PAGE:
Tuesday, November 3, 2009

LA City Attorney Trutanich Has Plans For LA

Trutanich Marks First 115 Days in Office, Identifies Next Priorities

By STEVEN M. ELLIS, Staff Writer
Friday, October 30, 2009

Los Angeles City Attorney Carmen Trutanich yesterday marked his first
115 days in office and identified his priorities going forward in a
speech to the Century City Bar Association.

The first speaker in the association' s new Distinguished Speaker
Series, Trutanich told attendees at Lawry's in Beverly Hills that he
would be more "visionary" in the next 100 days and focus on
keeping citizens safe, safeguarding taxpayer dollars, improving quality
of life and providing "top legal counsel."

He said he would do so by cleaning up Skid Row, cracking down on gangs
and taggers, taking action against medical marijuana dispensaries,
enforcing the city's ban on billboards and continuing to pursue
reimbursement of city funds expended on the July memorial for Michael

`The Right Thing'

Trutanich remarked that he was guided by a philosophy of doing "the
right thing for the right reasons to benefit the citizens of Los
Angeles." He said that during his first staff meeting after taking
office, he told the almost 40 attorneys present that anyone who
mentioned politics or fallout from their decisions would "not be
here next week."

He also indicated, now that he was through "putting out fires,"
that he was looking forward "to four years, and hopefully, if I do a
good job, four more."

Identifying his top staff—Chief Legal Advisor Curt Livesay and
Senior Media Advisor John A. Franklin, who were present, as well as
Chief Deputy City Attorney Bill Carter, Special Assistant City Attorney
David Berger and Senior Assistant Jane Usher—Trutanich said the
office would "work on being more aware of our surroundings. "

He declined to provide specifics on cleaning up Skid Row, saying that
the office would be moving forward in a way that has "never been
done before." However, he identified his first priority as making
the neighborhood safe for residents, even if they are homeless.

Trutanich said it was important to remember that the homeless are often
preyed upon and that many victims are families. He also said more jobs
are needed, and said Los Angeles needs to become more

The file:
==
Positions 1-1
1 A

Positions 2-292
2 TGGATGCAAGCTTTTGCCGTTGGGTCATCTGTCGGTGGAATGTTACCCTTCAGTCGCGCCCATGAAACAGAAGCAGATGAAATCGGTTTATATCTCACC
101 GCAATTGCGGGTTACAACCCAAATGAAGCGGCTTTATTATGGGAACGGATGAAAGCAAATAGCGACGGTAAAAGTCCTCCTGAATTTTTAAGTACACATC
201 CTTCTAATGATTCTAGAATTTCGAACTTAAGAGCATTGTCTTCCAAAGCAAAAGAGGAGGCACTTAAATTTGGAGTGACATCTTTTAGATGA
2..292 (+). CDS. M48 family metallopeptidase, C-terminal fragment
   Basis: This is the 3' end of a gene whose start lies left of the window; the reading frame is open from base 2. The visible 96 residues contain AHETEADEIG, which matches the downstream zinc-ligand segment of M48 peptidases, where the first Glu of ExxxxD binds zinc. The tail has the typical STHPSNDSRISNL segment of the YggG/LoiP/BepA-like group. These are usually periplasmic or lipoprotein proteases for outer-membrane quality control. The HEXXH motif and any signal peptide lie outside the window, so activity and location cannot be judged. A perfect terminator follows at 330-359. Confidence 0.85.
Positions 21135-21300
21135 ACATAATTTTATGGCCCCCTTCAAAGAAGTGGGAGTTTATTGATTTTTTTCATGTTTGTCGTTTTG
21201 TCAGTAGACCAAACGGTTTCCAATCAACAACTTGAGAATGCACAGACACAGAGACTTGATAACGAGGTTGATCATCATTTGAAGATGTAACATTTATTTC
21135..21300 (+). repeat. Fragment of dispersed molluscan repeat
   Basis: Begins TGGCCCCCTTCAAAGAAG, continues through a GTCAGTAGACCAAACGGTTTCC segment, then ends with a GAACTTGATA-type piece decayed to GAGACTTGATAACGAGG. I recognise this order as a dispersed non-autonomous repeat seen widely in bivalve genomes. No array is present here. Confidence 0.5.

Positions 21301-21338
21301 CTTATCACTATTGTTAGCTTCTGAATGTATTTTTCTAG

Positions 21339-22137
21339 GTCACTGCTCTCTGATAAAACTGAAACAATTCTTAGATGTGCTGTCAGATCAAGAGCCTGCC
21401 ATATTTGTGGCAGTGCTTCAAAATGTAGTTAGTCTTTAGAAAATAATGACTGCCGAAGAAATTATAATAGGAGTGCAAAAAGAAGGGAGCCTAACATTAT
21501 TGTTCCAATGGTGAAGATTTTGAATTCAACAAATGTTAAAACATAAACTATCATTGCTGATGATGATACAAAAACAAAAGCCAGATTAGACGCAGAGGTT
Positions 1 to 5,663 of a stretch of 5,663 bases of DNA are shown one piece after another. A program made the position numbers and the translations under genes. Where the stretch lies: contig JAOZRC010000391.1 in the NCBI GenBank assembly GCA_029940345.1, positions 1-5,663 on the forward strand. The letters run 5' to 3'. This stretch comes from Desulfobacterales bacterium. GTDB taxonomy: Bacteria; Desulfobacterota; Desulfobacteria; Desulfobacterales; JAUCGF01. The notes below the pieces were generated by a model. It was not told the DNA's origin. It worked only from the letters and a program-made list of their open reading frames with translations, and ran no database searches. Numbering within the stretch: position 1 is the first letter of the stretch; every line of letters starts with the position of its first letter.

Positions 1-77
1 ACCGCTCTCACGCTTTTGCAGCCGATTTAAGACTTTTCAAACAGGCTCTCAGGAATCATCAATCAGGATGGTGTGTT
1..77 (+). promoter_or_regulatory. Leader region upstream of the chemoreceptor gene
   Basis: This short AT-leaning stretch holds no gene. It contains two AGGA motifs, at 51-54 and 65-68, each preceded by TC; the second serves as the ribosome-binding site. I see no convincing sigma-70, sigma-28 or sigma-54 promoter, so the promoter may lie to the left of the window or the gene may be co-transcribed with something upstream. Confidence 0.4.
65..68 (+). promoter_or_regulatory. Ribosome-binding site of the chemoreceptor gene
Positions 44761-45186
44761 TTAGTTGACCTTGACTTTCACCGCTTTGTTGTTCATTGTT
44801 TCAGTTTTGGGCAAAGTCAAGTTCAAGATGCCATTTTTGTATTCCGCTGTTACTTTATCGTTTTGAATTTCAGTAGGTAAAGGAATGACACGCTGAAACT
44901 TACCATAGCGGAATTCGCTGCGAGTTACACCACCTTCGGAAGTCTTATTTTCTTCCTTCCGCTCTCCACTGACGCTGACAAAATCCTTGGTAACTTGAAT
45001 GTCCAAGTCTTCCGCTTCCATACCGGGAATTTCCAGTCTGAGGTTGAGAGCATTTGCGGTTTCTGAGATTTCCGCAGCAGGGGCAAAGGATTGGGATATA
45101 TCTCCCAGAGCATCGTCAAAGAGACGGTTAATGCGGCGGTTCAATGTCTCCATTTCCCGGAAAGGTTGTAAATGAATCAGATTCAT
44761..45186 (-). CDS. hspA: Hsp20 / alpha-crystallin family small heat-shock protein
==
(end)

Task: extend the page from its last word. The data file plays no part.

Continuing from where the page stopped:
"user-friendly" in order to expand its tax base by bringing in
more income.

The City Attorney announced that he intended to break the
"multi-generational " cycle of gang violence by working with the
Los Angeles Unified School District to institute a class in
decision-making in juvenile hall and at the elementary school level.

Teaching `Life Skills'

Complaining that the Department of Corrections and Rehabilitation merely
"warehouses" offenders who then "learn…from their
friends," he said he wanted to teach "life skills" to be
reinforced daily so that children "learn there are consequences to
bad decisions."

Turning to medical marijuana, Trutanich said he was compelled to enforce
the law under the California Supreme Court's decision last year in
People v. Mentch 45 Cal.4th 274. There, the court ruled that a medical
marijuana supplier must have provided patrons some previous, other form
of caregiving in order to qualify as a "primary caregiver"
immune from prosecution for growing or possessing the drug for sale.

He said he recently took a sample of medical marijuana from a dispensary
to the federal Food and Drug Administration for testing and was told the
sample contained unacceptable levels of insecticide. Remarking that his
position has "nothing to do" with the pros or cons of medical
marijuana, and that there was "boatloads" of insecticide- laced
marijuana, he commented, "if it's a medicine, it has to be
controlled like any other medicine."

Trutanich told the crowd he could shut all dispensaries down tomorrow,
"but if subsequent law says I'm wrong, the city is exposed to
tremendous liability." Instead, he said, he would be taking future
action against dispensaries, but would move slowly in order to limit the
city's possible exposure from doing something "aggressive and

He also said he was working to resolve the "rat's nest" he
inherited with respect to the enjoinment of Los Angeles' billboard
ordinance by a federal judge. He indicated he will enforce the
city's decision to enforce a ban on new billboards, and that he
would continue to push to recover costs from the Michael Jackson
memorial, which cost the city $1.4 million to cover security, traffic
control and other services.

Trutanich acknowledged criticism over the decision on the memorial, but
said he was obligated to determine whether the decision to pay the
funds—made, he said, over a weekend without any input by any
"electeds," and for "a commercial, private
purpose"—constituted misappropriation or unjust enrichment.

He also said that he has a good relationship with Los Angeles Mayor
Antonio Villaraigosa, who endorsed Trutanich's opponent, then-City
Council Member Jack Weiss, in the May election—"everyone gets a
mulligan," Trutanich quipped—and that any of the three
recently-named candidates to succeed LAPD Chief William Bratton would be
a good choice.

http://www.metnews. com/articles/ 2009/trut103009. htm

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